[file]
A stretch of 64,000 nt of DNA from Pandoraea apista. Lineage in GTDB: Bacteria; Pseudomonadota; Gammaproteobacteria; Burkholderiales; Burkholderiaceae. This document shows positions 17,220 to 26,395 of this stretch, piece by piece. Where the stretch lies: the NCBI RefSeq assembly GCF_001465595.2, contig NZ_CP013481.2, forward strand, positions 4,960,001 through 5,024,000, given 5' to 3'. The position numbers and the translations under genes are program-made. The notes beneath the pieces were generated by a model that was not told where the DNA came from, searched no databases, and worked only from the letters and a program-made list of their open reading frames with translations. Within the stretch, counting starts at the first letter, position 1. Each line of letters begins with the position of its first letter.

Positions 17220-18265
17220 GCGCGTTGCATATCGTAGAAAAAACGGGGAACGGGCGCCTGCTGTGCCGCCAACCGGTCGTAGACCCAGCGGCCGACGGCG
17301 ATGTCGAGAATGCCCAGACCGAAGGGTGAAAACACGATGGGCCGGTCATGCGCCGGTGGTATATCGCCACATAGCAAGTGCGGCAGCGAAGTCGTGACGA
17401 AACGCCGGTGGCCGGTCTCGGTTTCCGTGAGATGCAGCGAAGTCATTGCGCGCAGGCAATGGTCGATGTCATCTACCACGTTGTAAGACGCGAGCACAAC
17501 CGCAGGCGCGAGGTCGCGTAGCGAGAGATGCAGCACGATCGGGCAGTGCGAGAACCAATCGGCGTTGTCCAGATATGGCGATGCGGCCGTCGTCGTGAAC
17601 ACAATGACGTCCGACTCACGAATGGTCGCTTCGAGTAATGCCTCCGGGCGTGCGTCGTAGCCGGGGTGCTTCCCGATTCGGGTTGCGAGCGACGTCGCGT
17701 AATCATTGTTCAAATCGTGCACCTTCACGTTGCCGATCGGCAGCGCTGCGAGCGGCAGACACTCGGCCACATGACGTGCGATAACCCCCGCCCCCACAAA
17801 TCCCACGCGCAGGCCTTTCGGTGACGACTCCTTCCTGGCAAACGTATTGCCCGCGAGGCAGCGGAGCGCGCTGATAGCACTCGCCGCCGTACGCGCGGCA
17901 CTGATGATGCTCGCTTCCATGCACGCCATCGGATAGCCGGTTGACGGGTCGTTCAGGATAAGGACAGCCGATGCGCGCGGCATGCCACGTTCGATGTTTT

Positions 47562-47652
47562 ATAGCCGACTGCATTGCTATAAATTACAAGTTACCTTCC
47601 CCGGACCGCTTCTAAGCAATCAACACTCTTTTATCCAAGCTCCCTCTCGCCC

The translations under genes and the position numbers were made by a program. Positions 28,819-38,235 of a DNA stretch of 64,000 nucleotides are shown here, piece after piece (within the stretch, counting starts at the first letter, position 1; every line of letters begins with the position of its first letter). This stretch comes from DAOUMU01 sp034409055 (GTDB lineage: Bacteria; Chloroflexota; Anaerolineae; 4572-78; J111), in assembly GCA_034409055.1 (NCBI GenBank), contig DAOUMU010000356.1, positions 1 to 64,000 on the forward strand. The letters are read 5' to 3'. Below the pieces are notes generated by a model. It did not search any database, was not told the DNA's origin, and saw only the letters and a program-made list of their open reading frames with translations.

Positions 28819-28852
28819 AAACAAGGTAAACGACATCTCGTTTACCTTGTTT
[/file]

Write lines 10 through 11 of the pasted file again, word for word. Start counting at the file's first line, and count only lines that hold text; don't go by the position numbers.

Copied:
17901 CTGATGATGCTCGCTTCCATGCACGCCATCGGATAGCCGGTTGACGGGTCGTTCAGGATAAGGACAGCCGATGCGCGCGGCATGCCACGTTCGATGTTTT

Positions 47562-47652